The Lord of the Sabbath, and His Work
Luke 6:1-19
And it came to pass on the second sabbath after the first, that he went through the corn fields…

We have just seen how Jesus treated with deserved dishonour the tradition of the elders about fasting. He showed his disciples a more excellent way. Fasting is not an end, but only a means to an end, and this is the restoration of the soul to fellowship with its Saviour. In this way should Christians use fasting. And now we pass on to notice how on sabbath-keeping tradition again intruded itself and made cumbrous additions to the Mosaic commandment. Our Lord once more, as we shall see, set at nought the tradition, while he held firmly by the Mosaic Law. The evangelist groups two sabbath-scenes for us in the history here - the first in the corn-fields, the second in the synagogue, but both illustrating our Lord's sabbatic principle and practice. As the most interesting method of considering the subject, let us notice -

I. THE PHARISAIC PRINCIPLE ABOUT SABBATH-KEEPING WAS THAT MAN WAS MADE FOR THE DAY, NOT THE DAY FOR THE MAN. (Vers. 2, 7.) These reputedly religious men had a certain idea about the day. They must have a holy day, and so it must be so sacred that all work shall be deemed unlawful, lest it should be secularized. What they objected to in the first case was not the plucking of the ears of corn, but the rubbing of them in the hands. This was a violation of their tradition. In the second case they objected to work on the sabbath day, even though it took the form of healing. Their ideal was, therefore, a day of such physical inactivity as would refuse to minister to man's hunger or to man's healing. The fallacy underlying this idea was that work is in its essence a secular thing, and that idleness is somehow sacred. To declare this emphatically, they were ready to rebuke hungry men for satisfying themselves in the corn-fields, and to deny healing to the man with the withered arm because he presented himself for it on the sabbath day. The day above the man, then, was the Pharisees' notion. Hunger and helplessness must be endured in order that a day of pretentious idleness may be presented to mankind. Healthy desire must he stifled, longing for power and self-help must be denied, that a sufficiently idle sabbath may be secured. The apotheosis of idleness, the vindication of indifference, man this and more is involved in the Pharisaic criticism of Christ and of his disciples. Now, it is important to bring out clearly how contrary to God's idea all this is. Work is not secularizing in itself. The infinite Father never ceases working, but his work is sacred all through the year. Of course, men may secularize themselves by the selfishness of their work, but they may secularize themselves as really by the selfishness of their idleness. An idle day is not likely to be a holy one; a busy day may be most holy if the glory of God and the good of souls be kept steadily in view.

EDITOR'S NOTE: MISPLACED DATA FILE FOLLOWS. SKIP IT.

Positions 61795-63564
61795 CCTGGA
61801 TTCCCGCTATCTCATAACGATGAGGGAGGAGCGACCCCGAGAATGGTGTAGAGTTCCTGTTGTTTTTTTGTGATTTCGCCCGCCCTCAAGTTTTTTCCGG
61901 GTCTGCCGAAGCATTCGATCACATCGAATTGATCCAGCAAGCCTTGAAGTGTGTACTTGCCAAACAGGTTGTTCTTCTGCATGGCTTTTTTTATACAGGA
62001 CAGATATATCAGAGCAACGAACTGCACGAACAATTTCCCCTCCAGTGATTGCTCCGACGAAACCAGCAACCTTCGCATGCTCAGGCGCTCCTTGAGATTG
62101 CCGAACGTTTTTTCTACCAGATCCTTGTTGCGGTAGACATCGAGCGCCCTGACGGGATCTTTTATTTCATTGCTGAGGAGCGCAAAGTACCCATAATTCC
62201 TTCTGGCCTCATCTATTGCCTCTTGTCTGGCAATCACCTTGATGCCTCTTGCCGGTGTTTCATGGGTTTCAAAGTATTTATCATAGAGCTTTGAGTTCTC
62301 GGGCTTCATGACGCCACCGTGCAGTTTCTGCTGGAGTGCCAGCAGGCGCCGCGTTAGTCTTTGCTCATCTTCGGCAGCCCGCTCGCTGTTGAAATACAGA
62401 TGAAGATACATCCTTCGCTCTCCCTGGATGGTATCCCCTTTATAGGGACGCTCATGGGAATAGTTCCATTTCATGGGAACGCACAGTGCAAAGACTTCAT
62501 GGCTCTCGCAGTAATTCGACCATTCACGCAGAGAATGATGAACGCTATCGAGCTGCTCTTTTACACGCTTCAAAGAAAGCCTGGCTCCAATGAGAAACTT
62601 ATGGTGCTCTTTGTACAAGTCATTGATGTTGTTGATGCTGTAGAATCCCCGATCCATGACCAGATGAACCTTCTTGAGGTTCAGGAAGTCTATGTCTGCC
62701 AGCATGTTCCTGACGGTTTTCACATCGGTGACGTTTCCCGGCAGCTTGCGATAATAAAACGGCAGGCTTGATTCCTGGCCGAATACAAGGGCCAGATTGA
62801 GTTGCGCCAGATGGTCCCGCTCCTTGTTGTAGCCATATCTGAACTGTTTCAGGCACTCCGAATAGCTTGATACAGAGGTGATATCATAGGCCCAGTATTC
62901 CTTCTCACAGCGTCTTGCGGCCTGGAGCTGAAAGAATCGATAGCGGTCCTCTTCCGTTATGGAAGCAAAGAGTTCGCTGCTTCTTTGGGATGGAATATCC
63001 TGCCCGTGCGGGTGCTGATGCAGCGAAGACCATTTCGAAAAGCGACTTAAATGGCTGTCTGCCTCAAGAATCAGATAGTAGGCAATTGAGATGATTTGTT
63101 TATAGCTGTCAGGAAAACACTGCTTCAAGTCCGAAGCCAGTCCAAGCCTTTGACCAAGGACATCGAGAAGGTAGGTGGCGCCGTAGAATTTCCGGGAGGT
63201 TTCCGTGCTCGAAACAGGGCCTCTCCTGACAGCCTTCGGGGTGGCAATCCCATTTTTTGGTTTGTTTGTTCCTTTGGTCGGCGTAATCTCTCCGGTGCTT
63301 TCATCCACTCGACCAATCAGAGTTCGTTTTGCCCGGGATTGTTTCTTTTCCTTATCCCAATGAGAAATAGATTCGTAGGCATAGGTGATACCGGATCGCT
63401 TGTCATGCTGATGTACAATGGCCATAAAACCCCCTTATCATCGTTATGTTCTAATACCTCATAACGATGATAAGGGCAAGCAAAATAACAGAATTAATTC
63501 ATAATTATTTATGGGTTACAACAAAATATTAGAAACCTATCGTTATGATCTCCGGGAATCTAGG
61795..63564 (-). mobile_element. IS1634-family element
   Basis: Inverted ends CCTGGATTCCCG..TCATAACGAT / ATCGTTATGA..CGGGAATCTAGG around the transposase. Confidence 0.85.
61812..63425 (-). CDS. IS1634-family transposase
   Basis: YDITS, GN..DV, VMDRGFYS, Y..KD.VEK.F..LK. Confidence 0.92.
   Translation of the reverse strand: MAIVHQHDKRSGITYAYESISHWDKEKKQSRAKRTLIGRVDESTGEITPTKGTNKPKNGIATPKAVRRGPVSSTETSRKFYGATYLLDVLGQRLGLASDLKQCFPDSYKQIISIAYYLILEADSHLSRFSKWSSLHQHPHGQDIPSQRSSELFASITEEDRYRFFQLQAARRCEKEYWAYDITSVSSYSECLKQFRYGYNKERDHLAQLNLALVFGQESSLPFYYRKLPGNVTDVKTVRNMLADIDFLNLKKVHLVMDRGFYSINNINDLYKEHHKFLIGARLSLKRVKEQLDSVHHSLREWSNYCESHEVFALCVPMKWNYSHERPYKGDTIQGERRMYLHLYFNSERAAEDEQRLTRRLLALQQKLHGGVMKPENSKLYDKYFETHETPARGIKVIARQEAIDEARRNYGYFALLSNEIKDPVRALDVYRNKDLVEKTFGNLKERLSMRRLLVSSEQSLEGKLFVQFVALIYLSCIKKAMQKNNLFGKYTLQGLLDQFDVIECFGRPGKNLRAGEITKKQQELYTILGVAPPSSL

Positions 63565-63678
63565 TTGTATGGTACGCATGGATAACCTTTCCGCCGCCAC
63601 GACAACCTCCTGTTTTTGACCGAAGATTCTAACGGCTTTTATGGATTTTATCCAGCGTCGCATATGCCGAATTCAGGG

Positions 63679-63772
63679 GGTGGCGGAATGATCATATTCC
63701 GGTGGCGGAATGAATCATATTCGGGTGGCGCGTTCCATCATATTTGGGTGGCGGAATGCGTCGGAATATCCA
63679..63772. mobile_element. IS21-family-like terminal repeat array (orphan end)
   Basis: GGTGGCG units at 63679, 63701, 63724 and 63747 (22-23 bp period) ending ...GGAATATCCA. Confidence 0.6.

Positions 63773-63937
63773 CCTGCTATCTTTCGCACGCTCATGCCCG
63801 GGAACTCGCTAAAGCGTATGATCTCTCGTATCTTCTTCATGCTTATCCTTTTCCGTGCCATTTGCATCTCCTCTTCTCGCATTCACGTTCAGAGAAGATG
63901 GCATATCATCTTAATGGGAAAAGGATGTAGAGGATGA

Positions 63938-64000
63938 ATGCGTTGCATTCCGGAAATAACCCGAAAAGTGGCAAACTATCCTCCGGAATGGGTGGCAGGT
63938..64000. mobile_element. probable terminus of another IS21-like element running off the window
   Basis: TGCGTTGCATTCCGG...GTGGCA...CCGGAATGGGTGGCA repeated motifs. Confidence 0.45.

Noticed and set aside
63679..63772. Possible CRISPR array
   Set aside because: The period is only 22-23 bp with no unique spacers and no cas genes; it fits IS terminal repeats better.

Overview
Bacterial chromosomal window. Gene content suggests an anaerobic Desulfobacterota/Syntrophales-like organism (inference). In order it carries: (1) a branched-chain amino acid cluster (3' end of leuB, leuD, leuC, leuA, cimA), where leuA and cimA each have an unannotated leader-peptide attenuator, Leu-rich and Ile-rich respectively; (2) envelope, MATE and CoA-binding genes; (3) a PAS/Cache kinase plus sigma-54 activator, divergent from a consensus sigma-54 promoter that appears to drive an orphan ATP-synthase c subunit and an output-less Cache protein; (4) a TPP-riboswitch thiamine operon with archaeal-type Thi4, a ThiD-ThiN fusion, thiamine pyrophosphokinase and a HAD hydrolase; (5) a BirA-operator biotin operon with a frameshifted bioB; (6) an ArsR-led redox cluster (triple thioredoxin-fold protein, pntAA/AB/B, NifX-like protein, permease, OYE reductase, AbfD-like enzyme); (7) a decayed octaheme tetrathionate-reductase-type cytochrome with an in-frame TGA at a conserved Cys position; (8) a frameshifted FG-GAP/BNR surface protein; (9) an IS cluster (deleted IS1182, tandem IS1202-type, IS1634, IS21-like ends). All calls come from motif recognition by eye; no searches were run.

II. CHRIST'S BETTER PRINCIPLE OF SABBATH-KEEPING IS THAT THE DAY IS MADE FOR MAN. (Vers. 3-5, 9.) Hence necessity must be recognized as a law for the sabbath. Even the ceremonial rite should give way before the needs of human nature, as the case of David's hungry men being saved from famishing by a meal of shewbread indicates. Hence the hungry disciples, in rubbing the corn in their hands, were vindicated by that sublime necessity which recognizes no higher law. Again, in the case of the helpless fellow-man whose right hand was withered, our Lord is clear that the sabbath should be a day for saving life, and not for allowing it to perish. In other words, Christ would devote the day to man's salvation, while the Pharisees were prepared to sacrifice the man to the peculiar sacredness which they thought 'belonged to an idle day. But if the day is thus a means towards man's good, is he to employ it as he pleases? Is every man to be lord of the sabbath by doing as he likes upon it? This would be a dangerous prerogative to give to men. Not every one is fit to exercise it. The Pharisees, in fact, had taken the sabbath under their control and spoiled it altogether. Hence the sovereignty of the sabbath must be left in the hands of him who is called the Son of man. Christ is the Lord who can so order the sabbath that it shall be truly sanctified. It is, consequently, from Christ's sabbath-keeping that we learn what it ought to be. And we see from his life that he made the sabbaths his special opportunities for philanthropic effort. Most of his miracles were sabbath-day performances. He seems to have been busier on the sabbath than on any day of the week. We are safe in following along the lines of his most intelligent philanthropy. The sabbath is made for man. It Christ would have the hungry fed and the helpless healed, he would also have the souls fed with the bread of life and all spiritual helplessness removed. This is the purpose, therefore, of those means of grace which are presented with special earnestness on the Lord's day!